When a circuit breaker is closed, mechanical energy is stored in these springs, ready to be released when the breaker trips. If not properly controlled, the release of this stored energy can cause the breaker to operate unpredictably, potentially leading to injury to personnel or damage to equipment.

Breaker Mechanism Hazards

Based on their design and operation, it is understandable that interacting with breaker mechanisms is not without hazard. When removing covers or parts, such as arc chutes, for service or inspection, it is important to verify that the circuit breaker is tripped, and the mechanism is discharged. Breakers that utilize the charge/close type of operation are equipped with indicating flags that show whether the mechanism is charged or discharged. It is still important to use caution and visually inspect a breaker to verify that it is discharged in case this flag is not operating properly. Once a circuit breaker is tripped and discharged, it can be safely inspected and serviced.

While maintaining a circuit breaker, it will eventually be necessary to close the breaker. If the covers are not in place, make sure to keep fingers clear of any parts that may move during the charging or closing operation of the mechanism. Hazards come from not only the action of the contacts closing, but also from items such as indicating flags, which are located near the front of the breaker, rotate quickly, and may have sharp edges.

Once a circuit breaker is closed, a different set of hazards arise. Breaker contacts open very quickly as a result of the stored spring energy behind the stationary contacts and in the mechanism springs. As the trip function occurs, the contacts fly open, and the mechanism rotates back to its rest position. It is imperative that personnel keep hands and fingers away from all internal parts of the breaker when it is in the closed position, especially if it is not fully assembled. A visual evaluation of the equipment is the only safe activity when the breaker is charged or closed.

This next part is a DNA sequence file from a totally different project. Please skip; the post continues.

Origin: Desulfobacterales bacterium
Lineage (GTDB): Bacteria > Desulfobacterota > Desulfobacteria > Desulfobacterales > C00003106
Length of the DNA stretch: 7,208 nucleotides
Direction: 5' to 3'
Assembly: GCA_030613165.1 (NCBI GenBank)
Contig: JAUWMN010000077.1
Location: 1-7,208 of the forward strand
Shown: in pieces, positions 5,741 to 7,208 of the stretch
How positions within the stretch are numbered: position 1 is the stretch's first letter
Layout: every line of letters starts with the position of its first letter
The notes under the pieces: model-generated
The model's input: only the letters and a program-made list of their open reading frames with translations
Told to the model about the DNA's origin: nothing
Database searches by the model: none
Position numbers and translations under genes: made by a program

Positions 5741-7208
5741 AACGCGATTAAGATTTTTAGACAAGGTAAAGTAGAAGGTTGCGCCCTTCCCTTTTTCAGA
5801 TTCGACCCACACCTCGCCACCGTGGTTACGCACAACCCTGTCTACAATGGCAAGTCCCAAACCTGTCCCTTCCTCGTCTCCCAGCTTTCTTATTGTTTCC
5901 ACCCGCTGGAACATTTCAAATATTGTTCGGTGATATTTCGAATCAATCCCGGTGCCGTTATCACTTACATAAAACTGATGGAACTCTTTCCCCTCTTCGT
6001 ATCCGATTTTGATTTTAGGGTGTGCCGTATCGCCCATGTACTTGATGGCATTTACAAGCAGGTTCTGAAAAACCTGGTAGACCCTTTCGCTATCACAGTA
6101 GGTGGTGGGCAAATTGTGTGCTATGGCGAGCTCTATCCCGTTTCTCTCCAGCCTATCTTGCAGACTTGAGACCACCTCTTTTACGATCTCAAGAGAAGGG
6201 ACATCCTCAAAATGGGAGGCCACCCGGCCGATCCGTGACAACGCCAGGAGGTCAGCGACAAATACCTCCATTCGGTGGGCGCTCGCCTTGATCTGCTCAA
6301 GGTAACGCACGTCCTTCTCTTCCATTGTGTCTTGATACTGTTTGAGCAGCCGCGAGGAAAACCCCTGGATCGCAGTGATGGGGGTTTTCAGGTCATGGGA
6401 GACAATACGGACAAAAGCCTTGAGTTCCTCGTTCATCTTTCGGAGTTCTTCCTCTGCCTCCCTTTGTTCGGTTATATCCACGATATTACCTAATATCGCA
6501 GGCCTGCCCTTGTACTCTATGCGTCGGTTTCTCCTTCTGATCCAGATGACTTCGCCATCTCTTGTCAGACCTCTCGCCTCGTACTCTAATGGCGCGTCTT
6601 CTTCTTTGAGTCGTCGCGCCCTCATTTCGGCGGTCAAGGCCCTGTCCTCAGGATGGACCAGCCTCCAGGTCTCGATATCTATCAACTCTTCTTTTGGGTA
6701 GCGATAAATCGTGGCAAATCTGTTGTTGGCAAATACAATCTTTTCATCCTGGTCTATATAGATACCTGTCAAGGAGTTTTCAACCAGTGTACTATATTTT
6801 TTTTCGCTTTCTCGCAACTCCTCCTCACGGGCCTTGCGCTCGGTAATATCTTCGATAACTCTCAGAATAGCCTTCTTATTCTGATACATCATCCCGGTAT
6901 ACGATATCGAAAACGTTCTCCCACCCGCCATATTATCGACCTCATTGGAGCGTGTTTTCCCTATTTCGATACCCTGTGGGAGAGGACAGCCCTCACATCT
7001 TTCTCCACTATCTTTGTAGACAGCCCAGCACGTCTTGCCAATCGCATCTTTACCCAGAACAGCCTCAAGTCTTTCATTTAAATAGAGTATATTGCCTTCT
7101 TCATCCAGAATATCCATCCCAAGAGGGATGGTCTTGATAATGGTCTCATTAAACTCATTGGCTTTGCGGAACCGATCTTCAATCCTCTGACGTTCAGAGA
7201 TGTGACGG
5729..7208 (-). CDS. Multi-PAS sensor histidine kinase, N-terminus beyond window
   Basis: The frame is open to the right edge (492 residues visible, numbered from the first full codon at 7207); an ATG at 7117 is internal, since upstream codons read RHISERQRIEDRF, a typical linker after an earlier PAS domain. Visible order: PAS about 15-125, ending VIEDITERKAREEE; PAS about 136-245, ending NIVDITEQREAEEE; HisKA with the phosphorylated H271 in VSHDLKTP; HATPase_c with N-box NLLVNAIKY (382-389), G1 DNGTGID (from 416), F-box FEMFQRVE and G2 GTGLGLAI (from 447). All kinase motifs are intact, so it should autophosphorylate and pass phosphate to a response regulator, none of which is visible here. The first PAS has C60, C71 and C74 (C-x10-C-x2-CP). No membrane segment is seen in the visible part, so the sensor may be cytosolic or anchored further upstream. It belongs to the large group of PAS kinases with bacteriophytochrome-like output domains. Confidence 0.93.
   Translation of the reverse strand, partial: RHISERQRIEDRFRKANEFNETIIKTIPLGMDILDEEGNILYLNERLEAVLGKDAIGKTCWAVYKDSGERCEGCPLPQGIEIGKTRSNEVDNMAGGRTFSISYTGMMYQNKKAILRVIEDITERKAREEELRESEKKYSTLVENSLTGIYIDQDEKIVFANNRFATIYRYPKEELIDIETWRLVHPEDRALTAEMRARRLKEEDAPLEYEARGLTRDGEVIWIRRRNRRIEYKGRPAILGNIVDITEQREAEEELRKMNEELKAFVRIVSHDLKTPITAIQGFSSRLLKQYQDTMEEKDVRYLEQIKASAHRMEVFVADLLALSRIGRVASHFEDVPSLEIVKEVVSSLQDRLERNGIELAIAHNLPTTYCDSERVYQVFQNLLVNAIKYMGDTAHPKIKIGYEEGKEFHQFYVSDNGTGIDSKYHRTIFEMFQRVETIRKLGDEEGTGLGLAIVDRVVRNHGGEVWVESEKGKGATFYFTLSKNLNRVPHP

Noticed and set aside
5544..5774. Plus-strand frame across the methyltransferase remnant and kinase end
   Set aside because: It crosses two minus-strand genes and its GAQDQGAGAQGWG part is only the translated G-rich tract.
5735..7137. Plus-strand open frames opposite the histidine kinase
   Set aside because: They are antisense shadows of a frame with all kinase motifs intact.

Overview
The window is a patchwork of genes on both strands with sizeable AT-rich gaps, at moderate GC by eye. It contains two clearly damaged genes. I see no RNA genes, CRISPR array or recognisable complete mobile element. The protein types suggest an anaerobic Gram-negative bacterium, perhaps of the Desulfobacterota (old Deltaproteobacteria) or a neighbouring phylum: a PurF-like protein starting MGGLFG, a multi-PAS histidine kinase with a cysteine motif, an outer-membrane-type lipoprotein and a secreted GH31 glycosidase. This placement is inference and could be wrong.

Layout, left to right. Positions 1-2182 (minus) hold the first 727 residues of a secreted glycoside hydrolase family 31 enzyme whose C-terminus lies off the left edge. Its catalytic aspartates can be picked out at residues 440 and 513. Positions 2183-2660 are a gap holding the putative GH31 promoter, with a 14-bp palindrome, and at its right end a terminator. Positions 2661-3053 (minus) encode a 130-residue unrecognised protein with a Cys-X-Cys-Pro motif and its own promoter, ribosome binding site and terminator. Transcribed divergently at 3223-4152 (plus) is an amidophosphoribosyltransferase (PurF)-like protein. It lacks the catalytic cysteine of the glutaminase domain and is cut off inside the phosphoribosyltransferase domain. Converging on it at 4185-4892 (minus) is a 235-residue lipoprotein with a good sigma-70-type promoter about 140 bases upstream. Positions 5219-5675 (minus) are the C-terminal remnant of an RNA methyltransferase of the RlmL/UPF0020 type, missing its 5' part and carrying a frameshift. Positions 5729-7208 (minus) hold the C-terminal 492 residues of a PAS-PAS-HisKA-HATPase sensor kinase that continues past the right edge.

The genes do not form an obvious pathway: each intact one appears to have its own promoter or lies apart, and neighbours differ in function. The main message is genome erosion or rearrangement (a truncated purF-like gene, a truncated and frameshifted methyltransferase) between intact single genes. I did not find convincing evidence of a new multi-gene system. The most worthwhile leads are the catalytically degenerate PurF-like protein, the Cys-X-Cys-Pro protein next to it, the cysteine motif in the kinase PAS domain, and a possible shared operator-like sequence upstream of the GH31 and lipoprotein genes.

As an additional note, use caution when removing breakers from cubicles. Switchgear is designed to have interlocks preventing the racking out of closed breakers from cells, but those interlocks can get damaged or be non-functional due to lack of maintenance. Ensure that breakers are tripped open before any removal occurs. Also be aware that many types of equipment have mechanism discharge functions built into the cubicle so that upon removal, the breaker will automatically discharge. Before interacting with a breaker that has a charge/close type mechanism, ensure that the mechanism is discharged.

Know Your Equipment

Engineering controls have helped to mitigate stored energy hazards by designing circuit breakers with safety features such as interlocks to prevent unsafe operations and mechanisms for safely discharging stored energy, but training and education are still essential for personnel working with circuit breakers. Workers should be familiar with the operation of circuit breakers and understand the risks associated with stored energy. They should receive training on safe work practices, including procedures for isolating and de-energizing circuits before performing maintenance or troubleshooting activities.

Stored energy hazards are a significant concern when working with circuit breakers. Mechanical energy can be stored in circuit breakers, posing risks to personnel and equipment if not properly controlled. By implementing appropriate safety measures, including maintenance procedures, training, engineering controls, and PPE, these hazards can be effectively mitigated to allow for safe maintenance of electrical equipment.

Author Denise Green is the Midwest regional sales manager and national breaker specialist for Group CBS and has been in the electrical distribution industry for 33 years.

Learn more: